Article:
On 11 April this year, the Regent of Klungkung, under whose geographical jurisdiction Nusa Penida lies, I Wayan Candra, released three Mitchell’s Lorikeets (Trichoglosus haematodus mitchellii), two of which have now become adapted to the wild and are surviving well in the company of two Red Lories (Eos borneo). The latter birds are suspected escapees or birds that have been released on purpose by the local population. It is hoped that soon more Mitchell’s lorikeets will be ready for release and that they will also breed in the wild.
Much awaited, yet – as it turns out – unfortunately also tragic events, unfolded for the Lesser Yellow-crested Cockatoo (Cacatua sulphurea parvula). The bird that had been at FNPF’s premises for nearly 15 months, was relocated to its release sight near the village of Sekartaji (Banjar Sedihing, in the remote southeastern corner of the island). This is the spot on Nusa Penida where the remaining three wild birds live, and the release was much anticipated as the contact between the wild birds and the captive bird had been good. The actual release site had been chosen carefully, it was to be the temple Pura Gunung Sari. The date 15 December was chosen just as carefully and coincided with the Buda Cemeng celebrations in the temple. This way, the population at large was able to take notice of its release. This was particularly important given the significance of conservation efforts and the promises the islanders had made towards the protection of nature, promises sanctioned by their religious customary law Awig-awig.
For the first three days, the captive bird that had regained its freedom was doing fine. At first a little clumsy and still fearsome of flying larger distances, it gradually became accustomed to its new habitat which it had been observing for the previous three months from inside the cage. It was seen eating flowers, fruit and even snails but refused to flock together with the wild cockatoos. Then, on day four of its new-found liberty, in the afternoon it disappeared. There is no trace of it till the moment of writing. The cause of its disappearance is an utter mystery to the FNPF, the local population and the authorities and all parties involved have been asked to give information as to its whereabouts. Given the close co-operation with the population, it is expected that news about the bird’s fate will reach the FNPF soon. Let’s keep our fingers crossed!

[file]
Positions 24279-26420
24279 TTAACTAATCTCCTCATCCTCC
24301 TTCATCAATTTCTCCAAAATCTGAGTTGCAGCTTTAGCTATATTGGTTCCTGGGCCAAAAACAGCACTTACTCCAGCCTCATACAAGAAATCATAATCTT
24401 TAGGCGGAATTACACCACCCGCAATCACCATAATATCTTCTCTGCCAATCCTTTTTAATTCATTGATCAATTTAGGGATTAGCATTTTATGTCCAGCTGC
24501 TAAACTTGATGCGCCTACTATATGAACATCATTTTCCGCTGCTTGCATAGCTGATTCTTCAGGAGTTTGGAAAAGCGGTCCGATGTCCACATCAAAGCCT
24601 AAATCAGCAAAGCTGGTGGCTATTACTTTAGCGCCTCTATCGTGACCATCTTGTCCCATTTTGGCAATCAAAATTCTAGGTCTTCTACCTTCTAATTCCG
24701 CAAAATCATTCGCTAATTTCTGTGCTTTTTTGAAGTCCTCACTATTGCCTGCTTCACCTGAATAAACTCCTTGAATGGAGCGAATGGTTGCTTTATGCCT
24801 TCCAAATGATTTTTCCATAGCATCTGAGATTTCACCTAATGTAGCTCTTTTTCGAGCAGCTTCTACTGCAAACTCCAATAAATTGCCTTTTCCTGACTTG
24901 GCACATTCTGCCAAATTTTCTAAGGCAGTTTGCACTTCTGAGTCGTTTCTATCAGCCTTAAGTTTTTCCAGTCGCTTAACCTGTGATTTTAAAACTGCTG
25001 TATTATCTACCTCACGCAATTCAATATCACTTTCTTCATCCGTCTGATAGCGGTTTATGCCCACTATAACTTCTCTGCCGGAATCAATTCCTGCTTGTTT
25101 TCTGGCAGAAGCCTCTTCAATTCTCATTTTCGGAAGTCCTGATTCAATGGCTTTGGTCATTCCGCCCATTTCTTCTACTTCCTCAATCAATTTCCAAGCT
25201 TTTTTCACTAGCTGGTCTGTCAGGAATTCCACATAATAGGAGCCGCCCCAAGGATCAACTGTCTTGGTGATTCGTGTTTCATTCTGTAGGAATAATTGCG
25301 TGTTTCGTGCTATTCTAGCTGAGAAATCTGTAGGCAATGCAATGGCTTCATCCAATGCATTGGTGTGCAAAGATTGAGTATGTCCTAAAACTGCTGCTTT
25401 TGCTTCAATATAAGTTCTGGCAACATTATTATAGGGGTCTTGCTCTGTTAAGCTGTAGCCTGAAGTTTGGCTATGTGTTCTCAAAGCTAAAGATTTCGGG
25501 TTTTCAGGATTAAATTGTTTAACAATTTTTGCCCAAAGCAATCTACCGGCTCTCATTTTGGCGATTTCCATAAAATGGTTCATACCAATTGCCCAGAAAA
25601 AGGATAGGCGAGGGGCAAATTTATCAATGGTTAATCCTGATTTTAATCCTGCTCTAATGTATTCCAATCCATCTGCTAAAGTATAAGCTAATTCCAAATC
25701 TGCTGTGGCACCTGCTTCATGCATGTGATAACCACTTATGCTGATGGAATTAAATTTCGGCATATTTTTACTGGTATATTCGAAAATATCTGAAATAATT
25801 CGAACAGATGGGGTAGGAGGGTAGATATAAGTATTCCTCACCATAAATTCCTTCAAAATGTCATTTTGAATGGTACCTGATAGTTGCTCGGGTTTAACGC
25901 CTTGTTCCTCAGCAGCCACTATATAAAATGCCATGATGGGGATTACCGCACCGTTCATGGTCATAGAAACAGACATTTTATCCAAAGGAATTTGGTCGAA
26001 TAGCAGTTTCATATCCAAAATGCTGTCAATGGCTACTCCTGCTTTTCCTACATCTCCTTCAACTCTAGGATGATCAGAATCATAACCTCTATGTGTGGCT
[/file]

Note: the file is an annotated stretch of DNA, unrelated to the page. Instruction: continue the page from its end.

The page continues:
FNPF Volunteers and teachers at schools like State High School SMP1 are continuously contributing to teach the students about the care for the environment. It is hoped that in the future there will be students interested in continuing this tradition, supported by field work and workshops organised by the FNPF.